I posited roughly the same functionality previously as macro fn, using T: _ to specify a generic as what is called here "weakly bound." The trick is that you need instantiation-time[1] resolution/checking for any "weakly bound" generics for them to be of any real use. If you want "inferred bound" behavior instead, the use of a "weak" generic cannot use method syntax (or other auto(de)ref sugar) and can only be a function argument (including to operators which are auto(de)ref-free trait function call sugar).

I still believe that macro fn has a niche, and would be a stronger alternative to expression position macro_rules! more than a weaker alternative to generic fn.


  1. Rust generally would call such a post-monomorphization error, but I find that conflating "during monomorphization" errors (e.g. const evaluation panics) with "after monomorphization" errors (e.g. codegen/linker) errors to be a mistake. (IIUC, const evaluation errors are the only "during mono" error which is currently handled "post-mono".) The important difference is that post-mono errors may be hidden by optimizations which bypass monomorphization (including check only doing pre-mono checks), but I believe instantiation-time errors should always happen. (IIRC we're measuring what the cost would be before stabilizing inline const, which makes const-instantiation errors significantly more accessible.) ↩ī¸Ž

3 Likes

I think this is the fundamental mental question between dynamic and static. Static believes that the type & lifetime annotations aren't clutter, but provide useful information about what a function does.

(Though yes, you said "can", and it's true Rust probably doesn't want to become, say, Idris.)

Note that those aren't equivalent, because if the arguments are generics there's at least 4 ways you can call y: (i32, i32) as mentioned, but also (&i32, i32), (i32, &i32), and (&i32, &i32)

I think the best response I have here is an article from Steve: Rust's Golden Rule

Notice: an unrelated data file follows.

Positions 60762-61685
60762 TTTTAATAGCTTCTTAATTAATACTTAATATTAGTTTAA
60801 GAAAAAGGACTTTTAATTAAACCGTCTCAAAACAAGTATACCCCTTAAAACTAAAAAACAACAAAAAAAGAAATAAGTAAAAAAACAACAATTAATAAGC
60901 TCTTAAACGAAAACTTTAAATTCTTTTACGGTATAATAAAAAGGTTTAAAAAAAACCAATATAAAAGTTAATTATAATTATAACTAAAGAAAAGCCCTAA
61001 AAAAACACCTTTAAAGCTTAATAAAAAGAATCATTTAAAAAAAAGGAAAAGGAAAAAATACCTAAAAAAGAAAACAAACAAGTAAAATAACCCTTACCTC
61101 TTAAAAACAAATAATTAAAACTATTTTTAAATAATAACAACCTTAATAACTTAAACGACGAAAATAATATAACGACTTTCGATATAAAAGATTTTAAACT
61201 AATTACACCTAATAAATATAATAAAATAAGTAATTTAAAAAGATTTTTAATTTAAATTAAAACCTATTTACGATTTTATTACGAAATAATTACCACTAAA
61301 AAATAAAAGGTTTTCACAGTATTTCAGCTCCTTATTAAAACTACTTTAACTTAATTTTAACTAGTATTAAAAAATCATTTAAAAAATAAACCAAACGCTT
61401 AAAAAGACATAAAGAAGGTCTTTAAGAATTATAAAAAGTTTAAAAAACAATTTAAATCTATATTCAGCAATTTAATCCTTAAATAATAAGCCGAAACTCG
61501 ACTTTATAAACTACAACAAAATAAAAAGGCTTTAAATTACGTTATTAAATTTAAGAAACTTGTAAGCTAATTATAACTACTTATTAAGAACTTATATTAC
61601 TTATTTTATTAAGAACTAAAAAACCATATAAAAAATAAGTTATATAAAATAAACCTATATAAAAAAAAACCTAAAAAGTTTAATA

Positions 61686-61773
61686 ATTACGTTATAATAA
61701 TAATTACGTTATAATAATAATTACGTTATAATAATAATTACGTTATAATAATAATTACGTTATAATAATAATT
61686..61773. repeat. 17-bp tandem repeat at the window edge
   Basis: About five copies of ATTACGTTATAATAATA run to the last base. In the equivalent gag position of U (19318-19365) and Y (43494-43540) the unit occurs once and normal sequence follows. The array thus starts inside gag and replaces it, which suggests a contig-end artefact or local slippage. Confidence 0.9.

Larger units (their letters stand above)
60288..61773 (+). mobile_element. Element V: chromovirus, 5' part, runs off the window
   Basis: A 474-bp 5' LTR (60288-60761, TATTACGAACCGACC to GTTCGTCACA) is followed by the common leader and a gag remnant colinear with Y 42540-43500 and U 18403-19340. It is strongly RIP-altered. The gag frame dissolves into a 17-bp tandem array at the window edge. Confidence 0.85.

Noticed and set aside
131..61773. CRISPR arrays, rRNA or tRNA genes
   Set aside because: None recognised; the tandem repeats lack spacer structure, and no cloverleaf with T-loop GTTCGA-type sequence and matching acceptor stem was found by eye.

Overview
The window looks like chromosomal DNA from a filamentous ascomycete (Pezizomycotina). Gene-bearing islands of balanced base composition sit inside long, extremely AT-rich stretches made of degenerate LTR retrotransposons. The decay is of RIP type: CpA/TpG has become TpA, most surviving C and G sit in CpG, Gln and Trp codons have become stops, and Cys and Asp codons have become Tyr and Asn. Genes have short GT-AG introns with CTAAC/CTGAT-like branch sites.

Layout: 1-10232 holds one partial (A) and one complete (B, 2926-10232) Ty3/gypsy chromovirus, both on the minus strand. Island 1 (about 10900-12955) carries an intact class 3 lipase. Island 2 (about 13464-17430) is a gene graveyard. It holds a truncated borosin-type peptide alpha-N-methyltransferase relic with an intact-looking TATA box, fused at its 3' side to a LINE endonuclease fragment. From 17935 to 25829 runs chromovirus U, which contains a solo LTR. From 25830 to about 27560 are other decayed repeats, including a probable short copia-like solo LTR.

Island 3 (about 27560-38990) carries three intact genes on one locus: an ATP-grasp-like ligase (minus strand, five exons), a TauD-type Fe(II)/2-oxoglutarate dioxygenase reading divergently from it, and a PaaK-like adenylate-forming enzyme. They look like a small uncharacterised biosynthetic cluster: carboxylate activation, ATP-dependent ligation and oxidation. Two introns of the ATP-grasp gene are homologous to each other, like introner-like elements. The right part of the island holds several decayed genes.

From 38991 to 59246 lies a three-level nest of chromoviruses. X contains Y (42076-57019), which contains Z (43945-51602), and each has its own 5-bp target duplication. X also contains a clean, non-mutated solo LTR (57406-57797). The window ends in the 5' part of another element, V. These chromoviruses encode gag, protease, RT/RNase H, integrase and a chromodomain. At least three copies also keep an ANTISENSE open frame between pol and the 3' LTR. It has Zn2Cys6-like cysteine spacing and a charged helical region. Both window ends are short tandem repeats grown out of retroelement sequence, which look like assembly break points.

Rust could have had more global inference like this -- SML, Haskell, and many others allow it -- but today Rust intentionally doesn't.

Any proposal that wants to carve an exception to this rule needs to spend lots of text on exactly what was valuable about that rule, and why whatever loosening the proposal suggests is a place where losing those properties is ok.

Note that we do have let add = |a, b| a + b; today, where inference applies: the "firewall" of the signature is not needed for closures since they're expressions not items.


One concrete thing: One place where having trait bounds is a huge win over C++ -- which does like you describe, and due to it is infamous because of horrible error messages -- is that it means that typos are caught at function definition time, not function use time.

So one thing that will never be accepted is changing it so that a normal fn can call foo.foroble() and the compiler can't know whether that is correct -- or should have been `foo.frobble() -- until someone calls the function with some type.

It's a critical improvement in Rust that name resolution in functions operates when the function is defined, rather than every time the function is used. I'd say that's a fundamental part of a function being a function, and anything that doesn't work that way is more a macro.

Maybe there's space for tweaking when you find out about things not meeting trait bounds -- especially for non-exported things is a common request -- but I think that name resolution not changing here is a critical requirement.

Some context:

8 Likes

I agree, call-site resolution and checking are the only real way for this to be of use. My proposal is very similar to your macro fn proposal.

PerhapsRust can allow the _ type to be used in function parameter lists instead of an explicit <T, ...> generic declaration. Then, trait bounds can be added on top like _ + Trait. For example, if a function want to add _ to _, then the following code should be written:

fn x(a: _ + Add<Output = _>, b: _ + Add<Output = _>) -> i32 {
    a+b
}

This would accept any generic type for a/b that implements Add with any output _ such that the function returns i32.